Which outcome measures are typically used in axial SpA/AS trials?
An outcome measure, by definition, is a measure of the efficacy of an intervention (1), the standard against which the end result of the intervention is assessed. Multiple outcome measures have been described in axial spondyloarthritis, in order to better assess the efficacy and safety of medical intervention. Below we report the measures that are most commonly used in SpA clinical trials.
Clinical disease activity measures:
- ASAS 20 (Brandt 2004): In order to meet an ASAS 20 response, three of the four domains should improve by at least 20 % and by a minimum of one unit on a scale of 0 to 10. There should be no worsening in the potentially remaining domain (defined as deterioration of ≥20 % or ≥ 1 unit on a 0 to 10 scale).
- ASAS 40 (Brandt 2004): In order to meet an ASAS 40 response, three of the four domains should improve by at least 40% and a minimum of two units on a scale of 0 to 10. In the remaining domain, there should be no worsening of 20% and a minimum of 1 unit, on a 0 to 10 scale.
- ASAS 5/6 (Brandt 2004): In addition to the four domains listed above, acute phase reactant (CRP) and spinal mobility (assessed by lateral spinal flexion) are included. In order to meet an ASAS 5/6 improvement, there should be an improvement of at least 20 % in at least five of these six domains.
- ASAS partial remission (Anderson 2001): reflects very low disease activity. In order to fulfill an ASAS partial remission state, a value of 2 (on a 0 to 10 scale) or less should be present in each of the following domains: patient global, pain, function (BASFI), and inflammation (mean of BASDAI questions 5 and 6).
- The Ankylosing Spondylitis Disease Activity Score (ASDAS) (Lucas 2009): According to the ASDAS improvement criteria, a change in the score of at least 1.1 units is equivalent to a “clinically important improvement,” and a change of at least 2.0 units is called a “major improvement”.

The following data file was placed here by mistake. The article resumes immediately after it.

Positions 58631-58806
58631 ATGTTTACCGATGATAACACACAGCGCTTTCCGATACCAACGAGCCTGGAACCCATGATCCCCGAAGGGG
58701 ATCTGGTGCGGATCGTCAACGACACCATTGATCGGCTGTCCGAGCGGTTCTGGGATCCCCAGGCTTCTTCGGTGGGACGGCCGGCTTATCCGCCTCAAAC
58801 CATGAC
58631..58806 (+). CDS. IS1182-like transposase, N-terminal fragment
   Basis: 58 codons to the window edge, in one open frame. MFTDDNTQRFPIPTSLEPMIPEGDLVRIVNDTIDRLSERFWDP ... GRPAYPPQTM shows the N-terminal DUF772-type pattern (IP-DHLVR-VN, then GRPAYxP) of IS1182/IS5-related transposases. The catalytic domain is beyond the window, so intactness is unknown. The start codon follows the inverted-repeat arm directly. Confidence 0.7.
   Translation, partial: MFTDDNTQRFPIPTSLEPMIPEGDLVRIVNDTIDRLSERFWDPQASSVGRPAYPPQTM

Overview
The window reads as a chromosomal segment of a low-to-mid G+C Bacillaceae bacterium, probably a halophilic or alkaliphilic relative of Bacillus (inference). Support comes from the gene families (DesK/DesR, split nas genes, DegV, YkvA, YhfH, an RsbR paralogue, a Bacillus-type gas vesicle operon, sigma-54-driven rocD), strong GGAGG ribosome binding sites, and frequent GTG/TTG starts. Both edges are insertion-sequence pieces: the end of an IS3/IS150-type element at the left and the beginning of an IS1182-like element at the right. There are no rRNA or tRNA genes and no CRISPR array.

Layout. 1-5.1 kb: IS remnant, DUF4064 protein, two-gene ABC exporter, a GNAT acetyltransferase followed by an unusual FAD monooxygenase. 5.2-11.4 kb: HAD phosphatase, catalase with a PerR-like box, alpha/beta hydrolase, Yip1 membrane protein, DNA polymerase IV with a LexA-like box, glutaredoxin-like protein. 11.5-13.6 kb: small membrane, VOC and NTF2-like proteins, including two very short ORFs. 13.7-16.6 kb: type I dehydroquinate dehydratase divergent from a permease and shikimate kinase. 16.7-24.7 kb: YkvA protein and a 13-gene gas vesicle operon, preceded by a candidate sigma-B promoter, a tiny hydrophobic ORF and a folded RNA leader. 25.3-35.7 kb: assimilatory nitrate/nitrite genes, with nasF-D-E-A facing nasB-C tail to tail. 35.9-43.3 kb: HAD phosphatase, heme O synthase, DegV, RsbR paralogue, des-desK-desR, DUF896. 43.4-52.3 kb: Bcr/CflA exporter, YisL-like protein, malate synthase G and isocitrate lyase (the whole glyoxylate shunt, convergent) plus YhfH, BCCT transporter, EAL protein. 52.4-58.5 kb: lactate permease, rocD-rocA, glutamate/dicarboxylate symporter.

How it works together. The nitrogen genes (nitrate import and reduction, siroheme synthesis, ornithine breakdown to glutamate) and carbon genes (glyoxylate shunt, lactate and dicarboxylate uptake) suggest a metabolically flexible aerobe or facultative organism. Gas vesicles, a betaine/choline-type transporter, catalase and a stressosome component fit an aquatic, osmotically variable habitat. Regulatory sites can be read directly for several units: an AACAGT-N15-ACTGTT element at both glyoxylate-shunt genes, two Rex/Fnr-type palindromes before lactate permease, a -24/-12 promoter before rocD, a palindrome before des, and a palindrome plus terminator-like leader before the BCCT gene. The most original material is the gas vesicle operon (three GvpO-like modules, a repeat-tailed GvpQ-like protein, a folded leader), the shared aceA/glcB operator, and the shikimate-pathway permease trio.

- BASDAI 50 (Garrett 1994): improvement of at least 50 % in the BASDAI score or an absolute change of 2 units (on a 0 to 10 scale) after 3 months of treatment with TNFi.
- Functional measures:
- BASFI (Calin 1994): is based on 10 questions. The first 8 questions evaluate activities related to functional anatomical limitations due to the course of this inflammatory disease. The final 2 questions evaluate the patients’ ability to cope with everyday life. Similar to the BASDAI, the BASFI is scaled from 0-10. BASFI questionnaire
Domains included in ASAS response criteria (Brandt 2004):
- Function: measured by BASFI (see function measures)
- Pain: measured by visual analogue scale (VAS)
- Inflammation: mean of Bath Ankylosing Spondylitis Disease Activity Index (BASDAI) questions 5 and 6 (see BASDAI below)
- Patient global: measured by visual analogue scale (VAS)
Domains included in ASDAS:
- Back pain scale
- Peripheral pain/swelling
- Duration of morning stiffness
- Patient global
- Acute phase reactants (CRP or ESR)
- Radiographic measurements:
- mSASSS (Creemers 2005): The mSASSS is a well-validated scoring method for quantifying chronic structural changes on conventional radiographs (x-rays). The methodology originally described by Creemers et al., recommended scoring each upper and lower vertebral edge as follows: 0 = no abnormality; 1 = erosion and/or sclerosis and/or squaring; 2 = syndesmophyte (non-bridging); 3 = total bony bridging between upper and lower vertebral edges (ankylosis), with the exception that the third cervical vertebra C3 is not scored for squaring. The total mSASSS (range: 0–72) is the sum of scores calculated for the 24 vertebral edges included in the lumbar and cervical scoring system, based on lateral radiographic views of the vertebrae. (descriptive slide below)